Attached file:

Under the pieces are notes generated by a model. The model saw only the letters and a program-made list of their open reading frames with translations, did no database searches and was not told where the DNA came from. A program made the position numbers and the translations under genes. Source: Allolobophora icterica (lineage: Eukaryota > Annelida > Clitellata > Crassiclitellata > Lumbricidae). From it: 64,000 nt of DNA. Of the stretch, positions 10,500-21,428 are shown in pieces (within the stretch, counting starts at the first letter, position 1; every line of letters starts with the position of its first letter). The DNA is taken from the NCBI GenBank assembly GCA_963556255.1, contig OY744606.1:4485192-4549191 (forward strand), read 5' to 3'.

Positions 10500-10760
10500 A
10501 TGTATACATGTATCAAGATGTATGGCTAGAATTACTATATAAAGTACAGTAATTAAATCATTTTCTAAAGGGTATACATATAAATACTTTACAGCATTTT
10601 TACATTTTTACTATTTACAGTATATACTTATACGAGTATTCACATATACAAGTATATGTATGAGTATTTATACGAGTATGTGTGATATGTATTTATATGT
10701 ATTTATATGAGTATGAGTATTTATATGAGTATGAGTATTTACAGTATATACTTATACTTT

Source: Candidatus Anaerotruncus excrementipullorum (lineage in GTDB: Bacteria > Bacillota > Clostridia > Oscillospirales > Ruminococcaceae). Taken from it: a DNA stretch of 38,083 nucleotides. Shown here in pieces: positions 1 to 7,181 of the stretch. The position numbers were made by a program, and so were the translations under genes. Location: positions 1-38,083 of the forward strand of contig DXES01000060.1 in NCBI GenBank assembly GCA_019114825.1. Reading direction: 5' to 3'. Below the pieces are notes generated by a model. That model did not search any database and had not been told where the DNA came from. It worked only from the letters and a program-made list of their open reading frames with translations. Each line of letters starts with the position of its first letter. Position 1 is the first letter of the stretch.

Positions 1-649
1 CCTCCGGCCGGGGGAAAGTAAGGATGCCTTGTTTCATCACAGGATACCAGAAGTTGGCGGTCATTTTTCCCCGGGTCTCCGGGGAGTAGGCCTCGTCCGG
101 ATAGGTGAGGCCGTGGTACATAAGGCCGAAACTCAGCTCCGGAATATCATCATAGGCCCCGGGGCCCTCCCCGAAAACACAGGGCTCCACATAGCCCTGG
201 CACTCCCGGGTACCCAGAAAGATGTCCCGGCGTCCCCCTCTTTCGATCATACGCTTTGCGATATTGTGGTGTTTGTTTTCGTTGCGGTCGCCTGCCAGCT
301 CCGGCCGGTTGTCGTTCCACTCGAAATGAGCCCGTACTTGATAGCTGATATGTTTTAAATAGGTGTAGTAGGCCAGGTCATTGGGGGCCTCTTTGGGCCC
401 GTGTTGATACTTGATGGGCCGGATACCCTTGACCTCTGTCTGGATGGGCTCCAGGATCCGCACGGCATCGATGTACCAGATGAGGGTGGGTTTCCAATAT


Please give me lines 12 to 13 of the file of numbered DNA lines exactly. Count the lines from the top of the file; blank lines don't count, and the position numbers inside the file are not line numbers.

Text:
301 CCGGCCGGTTGTCGTTCCACTCGAAATGAGCCCGTACTTGATAGCTGATATGTTTTAAATAGGTGTAGTAGGCCAGGTCATTGGGGGCCTCTTTGGGCCC
401 GTGTTGATACTTGATGGGCCGGATACCCTTGACCTCTGTCTGGATGGGCTCCAGGATCCGCACGGCATCGATGTACCAGATGAGGGTGGGTTTCCAATAT